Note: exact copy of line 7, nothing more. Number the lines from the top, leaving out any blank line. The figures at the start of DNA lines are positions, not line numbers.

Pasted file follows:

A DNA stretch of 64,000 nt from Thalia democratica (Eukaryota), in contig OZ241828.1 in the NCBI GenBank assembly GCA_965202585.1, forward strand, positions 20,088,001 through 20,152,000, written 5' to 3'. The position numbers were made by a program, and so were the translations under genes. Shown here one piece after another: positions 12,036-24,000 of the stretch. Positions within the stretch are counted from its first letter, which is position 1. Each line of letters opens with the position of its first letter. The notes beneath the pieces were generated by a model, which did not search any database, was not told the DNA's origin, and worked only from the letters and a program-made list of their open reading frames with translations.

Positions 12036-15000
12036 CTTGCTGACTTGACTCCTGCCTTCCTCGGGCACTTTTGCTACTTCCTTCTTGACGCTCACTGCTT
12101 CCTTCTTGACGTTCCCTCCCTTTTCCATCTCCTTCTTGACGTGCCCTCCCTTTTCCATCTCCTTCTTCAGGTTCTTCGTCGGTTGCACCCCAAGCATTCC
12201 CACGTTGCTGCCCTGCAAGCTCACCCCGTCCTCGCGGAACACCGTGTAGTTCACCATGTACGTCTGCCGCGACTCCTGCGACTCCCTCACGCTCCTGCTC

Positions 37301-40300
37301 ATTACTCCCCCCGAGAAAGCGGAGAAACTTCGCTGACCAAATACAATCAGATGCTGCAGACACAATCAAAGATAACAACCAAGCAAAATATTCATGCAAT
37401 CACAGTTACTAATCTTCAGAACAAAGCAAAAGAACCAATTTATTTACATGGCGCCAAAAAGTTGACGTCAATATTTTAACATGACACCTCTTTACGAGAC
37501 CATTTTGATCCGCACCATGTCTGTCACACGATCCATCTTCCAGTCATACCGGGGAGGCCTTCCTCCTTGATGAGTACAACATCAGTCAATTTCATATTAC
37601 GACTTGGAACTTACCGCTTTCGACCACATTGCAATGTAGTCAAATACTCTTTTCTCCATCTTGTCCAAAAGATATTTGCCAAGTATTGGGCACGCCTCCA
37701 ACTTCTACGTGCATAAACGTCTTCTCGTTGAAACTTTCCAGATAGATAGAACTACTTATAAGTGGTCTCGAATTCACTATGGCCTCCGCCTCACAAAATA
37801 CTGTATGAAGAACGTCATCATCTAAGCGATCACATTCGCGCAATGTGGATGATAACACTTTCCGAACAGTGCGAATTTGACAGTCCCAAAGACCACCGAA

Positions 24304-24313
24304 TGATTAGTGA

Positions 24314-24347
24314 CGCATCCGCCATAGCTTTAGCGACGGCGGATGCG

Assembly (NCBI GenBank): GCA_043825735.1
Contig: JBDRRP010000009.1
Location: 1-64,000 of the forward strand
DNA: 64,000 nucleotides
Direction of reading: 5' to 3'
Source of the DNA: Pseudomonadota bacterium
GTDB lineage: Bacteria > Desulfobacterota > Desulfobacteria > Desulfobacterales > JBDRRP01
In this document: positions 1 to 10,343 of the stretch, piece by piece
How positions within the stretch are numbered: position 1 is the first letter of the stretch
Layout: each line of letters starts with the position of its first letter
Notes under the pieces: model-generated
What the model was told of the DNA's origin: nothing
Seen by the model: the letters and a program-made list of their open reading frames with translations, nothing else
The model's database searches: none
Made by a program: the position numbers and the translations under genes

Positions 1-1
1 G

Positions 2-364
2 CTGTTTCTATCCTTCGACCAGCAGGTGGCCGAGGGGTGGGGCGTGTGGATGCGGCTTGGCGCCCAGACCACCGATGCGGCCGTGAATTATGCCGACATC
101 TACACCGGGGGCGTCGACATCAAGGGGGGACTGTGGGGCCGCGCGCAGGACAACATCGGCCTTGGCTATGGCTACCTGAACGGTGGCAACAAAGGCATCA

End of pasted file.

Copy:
37301 ATTACTCCCCCCGAGAAAGCGGAGAAACTTCGCTGACCAAATACAATCAGATGCTGCAGACACAATCAAAGATAACAACCAAGCAAAATATTCATGCAAT